DAVID KRAYDEN: Biden hopes you don't forget his lost cause in Ukraine

A lost cause. The phrase and description came into vogue decades after the American Civil War, when historians largely sympathetic to the South and apologists for the Confederacy began interpreting what had happened in the United States between 1861-65. They decided that Southern independence had not been subsumed by any greater moral good, but merely through the overwhelming force of arms and Northern numbers. It had been a just cause, so the reasoning went, but a lost one.

Well, Americans are facing another lost cause with the war in Ukraine, because over $100 billion has disappeared in the black hole of Kyiv in this struggle that is contingent upon U.S. dollars and on the last Ukrainian standing – actually $113 billion to be exact, or at least as precise as these figures can be when such an intensity of spending occurs. Of that sum, at least $46 billion has been in direct military assistance, while the remainder has gone to something called “humanitarian” aid. The latter expense can mean just about anything, but does include direct “investments” in propping up the authoritarian regime of Ukrainian President Volodymyr Zelensky, that international gadabout in the combat fatigues and green t-shirt who was once compared to British wartime Prime Minister Winston Churchill, but who is now increasingly being seen as an isolated, delusional despot with the same kind of bunker mentality that defined Adolf Hitler’s twilight months. 

We will probably never know how much of this “humanitarian” aid has flowed directly or indirectly into the coffers of Ukrainian oligarchs who are preparing for their post-war futures. 

Of course, with the exception of the bizarre eulogies coming from former staunch Zelensky supporters such as Time, you won’t find much about the war in Ukraine from the mainstream media, after much of it led with the war news for over a year. It has now become just another foreign war that the United States is somehow compelled to support, kind of like Afghanistan, where most Americans were completely insulated from the skirmishes and steady American deaths from roadside bombs.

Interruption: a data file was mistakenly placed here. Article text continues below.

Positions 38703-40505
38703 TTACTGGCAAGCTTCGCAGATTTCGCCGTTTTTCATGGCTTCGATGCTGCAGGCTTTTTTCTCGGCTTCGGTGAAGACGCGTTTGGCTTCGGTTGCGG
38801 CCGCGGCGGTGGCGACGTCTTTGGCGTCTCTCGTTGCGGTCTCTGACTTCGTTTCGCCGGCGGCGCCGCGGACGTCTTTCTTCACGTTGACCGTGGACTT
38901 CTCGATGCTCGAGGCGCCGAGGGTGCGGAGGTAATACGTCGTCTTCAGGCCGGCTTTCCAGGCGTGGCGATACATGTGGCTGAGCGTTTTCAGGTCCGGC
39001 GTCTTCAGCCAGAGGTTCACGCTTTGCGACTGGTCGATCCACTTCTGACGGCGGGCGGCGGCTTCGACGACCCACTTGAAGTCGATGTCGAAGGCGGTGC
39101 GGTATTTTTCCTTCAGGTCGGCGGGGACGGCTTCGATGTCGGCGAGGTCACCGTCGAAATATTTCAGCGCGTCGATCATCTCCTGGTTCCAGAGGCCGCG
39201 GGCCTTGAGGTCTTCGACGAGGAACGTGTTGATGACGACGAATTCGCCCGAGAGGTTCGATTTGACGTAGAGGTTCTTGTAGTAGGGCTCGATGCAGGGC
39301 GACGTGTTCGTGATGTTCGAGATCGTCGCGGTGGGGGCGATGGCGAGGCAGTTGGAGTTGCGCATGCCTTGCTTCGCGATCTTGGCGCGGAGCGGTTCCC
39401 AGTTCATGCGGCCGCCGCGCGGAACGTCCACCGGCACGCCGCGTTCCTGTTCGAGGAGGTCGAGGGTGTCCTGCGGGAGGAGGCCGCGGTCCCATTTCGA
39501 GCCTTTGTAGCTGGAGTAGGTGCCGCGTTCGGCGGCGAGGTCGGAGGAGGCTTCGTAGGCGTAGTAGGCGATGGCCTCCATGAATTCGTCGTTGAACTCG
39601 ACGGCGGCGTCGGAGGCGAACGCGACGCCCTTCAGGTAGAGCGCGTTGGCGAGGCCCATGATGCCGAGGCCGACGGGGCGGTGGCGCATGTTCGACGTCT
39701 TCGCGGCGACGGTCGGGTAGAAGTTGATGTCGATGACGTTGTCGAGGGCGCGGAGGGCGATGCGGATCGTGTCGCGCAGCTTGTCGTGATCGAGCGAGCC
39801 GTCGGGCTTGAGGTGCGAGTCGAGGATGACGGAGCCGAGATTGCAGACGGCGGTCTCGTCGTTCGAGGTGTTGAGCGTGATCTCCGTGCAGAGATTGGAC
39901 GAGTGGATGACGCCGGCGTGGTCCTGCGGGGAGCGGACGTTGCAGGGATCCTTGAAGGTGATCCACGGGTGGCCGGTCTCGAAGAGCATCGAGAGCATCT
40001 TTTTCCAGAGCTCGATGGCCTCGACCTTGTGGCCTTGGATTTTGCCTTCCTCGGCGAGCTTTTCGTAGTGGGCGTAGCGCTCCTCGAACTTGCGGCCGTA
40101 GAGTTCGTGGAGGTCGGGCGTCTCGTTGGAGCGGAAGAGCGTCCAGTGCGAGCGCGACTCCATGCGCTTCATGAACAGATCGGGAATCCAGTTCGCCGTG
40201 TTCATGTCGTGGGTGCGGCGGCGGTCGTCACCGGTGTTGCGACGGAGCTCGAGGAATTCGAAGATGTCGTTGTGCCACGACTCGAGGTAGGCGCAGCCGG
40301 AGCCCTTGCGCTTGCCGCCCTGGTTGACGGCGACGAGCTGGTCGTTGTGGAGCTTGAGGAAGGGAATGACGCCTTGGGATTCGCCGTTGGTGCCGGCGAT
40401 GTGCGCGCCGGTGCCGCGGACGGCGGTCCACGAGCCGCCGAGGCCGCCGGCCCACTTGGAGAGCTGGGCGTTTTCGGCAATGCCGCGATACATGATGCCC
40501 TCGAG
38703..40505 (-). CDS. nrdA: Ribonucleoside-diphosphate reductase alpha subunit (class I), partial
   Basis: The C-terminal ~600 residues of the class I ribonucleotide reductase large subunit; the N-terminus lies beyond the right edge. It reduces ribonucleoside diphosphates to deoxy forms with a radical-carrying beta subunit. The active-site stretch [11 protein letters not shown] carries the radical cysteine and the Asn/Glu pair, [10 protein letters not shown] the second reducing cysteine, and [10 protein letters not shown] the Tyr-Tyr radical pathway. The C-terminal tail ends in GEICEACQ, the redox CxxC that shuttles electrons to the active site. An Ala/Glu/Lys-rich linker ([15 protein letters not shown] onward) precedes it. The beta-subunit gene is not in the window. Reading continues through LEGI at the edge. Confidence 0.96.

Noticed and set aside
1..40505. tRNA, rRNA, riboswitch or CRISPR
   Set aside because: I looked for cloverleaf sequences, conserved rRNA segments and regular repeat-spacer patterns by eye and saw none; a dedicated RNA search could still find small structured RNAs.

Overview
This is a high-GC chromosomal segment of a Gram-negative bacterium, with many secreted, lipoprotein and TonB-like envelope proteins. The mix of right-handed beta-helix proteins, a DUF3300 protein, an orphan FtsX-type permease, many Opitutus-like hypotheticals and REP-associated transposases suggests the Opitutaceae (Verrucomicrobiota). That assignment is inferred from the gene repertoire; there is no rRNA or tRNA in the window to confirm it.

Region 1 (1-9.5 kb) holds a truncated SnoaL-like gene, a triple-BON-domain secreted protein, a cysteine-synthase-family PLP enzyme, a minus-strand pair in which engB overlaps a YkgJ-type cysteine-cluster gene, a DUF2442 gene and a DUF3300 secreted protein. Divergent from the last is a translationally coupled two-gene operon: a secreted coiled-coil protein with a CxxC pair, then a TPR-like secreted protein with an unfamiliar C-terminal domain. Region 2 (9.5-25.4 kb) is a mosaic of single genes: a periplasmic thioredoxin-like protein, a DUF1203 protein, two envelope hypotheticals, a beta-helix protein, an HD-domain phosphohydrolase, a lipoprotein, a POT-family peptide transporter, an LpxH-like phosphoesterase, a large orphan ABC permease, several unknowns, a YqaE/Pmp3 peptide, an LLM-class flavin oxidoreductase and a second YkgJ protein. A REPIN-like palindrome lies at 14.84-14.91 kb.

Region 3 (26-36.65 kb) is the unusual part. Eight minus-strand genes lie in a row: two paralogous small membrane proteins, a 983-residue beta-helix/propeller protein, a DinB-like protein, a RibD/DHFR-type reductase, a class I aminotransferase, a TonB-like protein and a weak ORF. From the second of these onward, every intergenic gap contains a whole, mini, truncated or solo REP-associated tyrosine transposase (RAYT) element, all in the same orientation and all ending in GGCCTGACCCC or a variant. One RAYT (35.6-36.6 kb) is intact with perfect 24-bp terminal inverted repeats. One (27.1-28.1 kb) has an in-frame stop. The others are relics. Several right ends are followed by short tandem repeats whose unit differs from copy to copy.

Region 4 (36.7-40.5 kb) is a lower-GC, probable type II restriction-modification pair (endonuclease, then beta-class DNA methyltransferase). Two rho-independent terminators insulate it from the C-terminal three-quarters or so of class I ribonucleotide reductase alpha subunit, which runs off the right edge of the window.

Americans did not have their attention shifted back to Afghanistan until President Joe Biden oversaw the catastrophic withdrawal of U.S. forces from a country that seemed to go from a success story to a Taliban regime overnight. It was an intelligence failure, a military failure, a diplomatic failure and a public relations failure.  The enduring memory many will probably retain of the U.S. departure is the sight of desperate Afghan refugees hanging on to the engines of U.S. Air Force transport aircraft as they left the Kabul runway. 

Then there was the billions of dollars in state-of-the-art U.S. military hardware that was left for the Taliban, with no strings attached. 

At least in Ukraine, with no American troops on the ground, there will be no need for a U.S. withdrawal. There are only the fresh graveyards that are now home to the hundreds of thousands of young Ukranians who have died in this war.

And there probably won’t be any vast armaments left to the Russians, because Ukraine has effectively used those all up in its fruitless struggle to mount “offensives.”

Sen. Lindsay Graham (R-SC) might have hoped that they had killed more Russians in the process, but he now has his sights fixed on bombing Iran. Graham signifies the splendid bipartisan stupidity of this war.